With Windows Vista, Microsoft also made Windows Media Center an integer part of the operating system, instead of delivering it as a separate edition (which has been the strategy applied with Windows XP). Windows Media Center ships by default with the Home Premium and Ultimate editions of Vista. This was an interesting move from Microsoft, as it managed to pack everything but the kitchen sink inside its latest operating system only to increase the appeal of the product to the end users. Still, there are alternatives to Windows Media Center, and one of them is LinuxMCE. The Media Center solution for the Kubuntu distribution of the Linux
operating system is a fully fledged Windows Media Center competitor. However, Microsoft does not seem to
share this point of view.
“LinuxMCE is a free, open source add-on to Kubuntu including a 10′ UI, complete whole-house media solution with pvr + distributed media, and the most advanced smarthome solution available. It is stable, easy to use, and requires no knowledge of Linux and only basic computer skills,” reads a message posted on the official LinuxMCE website, also revealing some features associated with the media and entertainment capabilities of the product: “3D alpha-blended GUI optimized for displaying on a TV and using a remote control. Media browser presenting all content on all devices in the home on a 3D rotating cube. Plug-and-play detection and aggregation of network storage and DMA’s. Built-in NAS providing centralized backup and whole-house media server. “Follow Me” Media, each family member’s media follows him/her through the house.”
Well, believe it or not, Charlie Owen, Product Manager on the Media Center team, had a crack at LinuxMCE. Here is what he had to say: “I downloaded and tried to install LinuxMCE build 0704. This was another attempt to install one of the Linux based media center / personal video recorder solutions — this one in particular was interesting because of all the claims about how much better it was than Windows Media Center. The install of Kubntu was was seamless enough using the Quick Install DVD but it was all downhill afterwards. I couldn’t get it to load with alpha blending or masking settings — it kept failing due to the fact it couldn’t start the Orbiter. Finally got the setup screens to launch by selecting the basic UI. That’s where I got stuck — I couldn’t even get past the initial setup screens after trying to do so after an hour. Perhaps LinuxMCE is great if you can get over all of the hurdles.”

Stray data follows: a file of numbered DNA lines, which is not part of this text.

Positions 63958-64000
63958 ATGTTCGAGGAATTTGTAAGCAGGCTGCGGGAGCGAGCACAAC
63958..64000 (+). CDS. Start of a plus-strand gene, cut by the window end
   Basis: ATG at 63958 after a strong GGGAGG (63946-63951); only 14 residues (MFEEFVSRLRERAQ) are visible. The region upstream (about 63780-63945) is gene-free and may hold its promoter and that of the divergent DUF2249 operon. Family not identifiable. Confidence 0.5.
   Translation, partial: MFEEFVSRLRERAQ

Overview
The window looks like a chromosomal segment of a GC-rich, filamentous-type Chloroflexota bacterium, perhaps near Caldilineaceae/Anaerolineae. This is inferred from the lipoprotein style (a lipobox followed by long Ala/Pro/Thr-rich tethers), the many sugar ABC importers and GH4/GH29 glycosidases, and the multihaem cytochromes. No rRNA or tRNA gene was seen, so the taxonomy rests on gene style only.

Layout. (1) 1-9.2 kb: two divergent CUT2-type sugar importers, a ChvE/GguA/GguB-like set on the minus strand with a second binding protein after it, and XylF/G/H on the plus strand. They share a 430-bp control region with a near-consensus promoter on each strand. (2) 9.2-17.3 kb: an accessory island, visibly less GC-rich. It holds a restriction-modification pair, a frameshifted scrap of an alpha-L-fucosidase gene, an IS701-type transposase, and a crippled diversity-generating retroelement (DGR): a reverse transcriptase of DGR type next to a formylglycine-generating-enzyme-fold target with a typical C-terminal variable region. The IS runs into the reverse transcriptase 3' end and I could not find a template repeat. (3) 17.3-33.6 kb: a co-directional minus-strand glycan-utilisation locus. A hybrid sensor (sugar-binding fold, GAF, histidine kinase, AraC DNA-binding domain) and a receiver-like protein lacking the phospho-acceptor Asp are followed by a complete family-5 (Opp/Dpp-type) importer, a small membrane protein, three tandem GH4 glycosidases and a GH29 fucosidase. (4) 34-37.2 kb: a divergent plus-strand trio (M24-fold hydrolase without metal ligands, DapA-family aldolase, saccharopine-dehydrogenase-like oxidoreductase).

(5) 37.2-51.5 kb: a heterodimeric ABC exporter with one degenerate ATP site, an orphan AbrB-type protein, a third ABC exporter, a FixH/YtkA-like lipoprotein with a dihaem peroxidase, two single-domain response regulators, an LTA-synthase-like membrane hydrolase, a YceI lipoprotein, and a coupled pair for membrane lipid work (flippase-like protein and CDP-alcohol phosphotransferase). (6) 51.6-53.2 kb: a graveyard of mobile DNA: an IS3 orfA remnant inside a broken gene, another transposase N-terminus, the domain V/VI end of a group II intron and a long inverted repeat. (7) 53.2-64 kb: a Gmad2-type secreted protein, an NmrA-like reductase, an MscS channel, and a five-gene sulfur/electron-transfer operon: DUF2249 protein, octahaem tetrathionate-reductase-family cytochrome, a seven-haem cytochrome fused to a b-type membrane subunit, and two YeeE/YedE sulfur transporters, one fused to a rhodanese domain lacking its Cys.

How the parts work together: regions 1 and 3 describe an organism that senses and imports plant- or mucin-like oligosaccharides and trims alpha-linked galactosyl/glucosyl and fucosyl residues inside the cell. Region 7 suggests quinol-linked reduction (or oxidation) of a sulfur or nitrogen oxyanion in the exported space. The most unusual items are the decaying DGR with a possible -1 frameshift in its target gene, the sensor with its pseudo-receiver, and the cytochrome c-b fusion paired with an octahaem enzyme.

Owen works on the Windows Media Center team and was trying out a rival product; this is a man that is used to deal with technology at the most intimate level on a daily basis, and he failed to even get past the LinuxMCE setup. What does that tell you about an average user? If Owen’s experience is indeed genuine, then LinuxMCE is not an alternative to Windows Media Center, but still, the Media Center open source solution for Linux just got downplayed. Microsoft is currently hard at work building the next version of Windows Media Center, codenamed Fiji. At this point in time, Fiji is planned as a standalone product sometime in 2008. Microsoft failed to deliver any additional information.
Microsoft, Windows Vista, Windows Media Center, Vista Media Center, Linux Media Center, LinuxMCE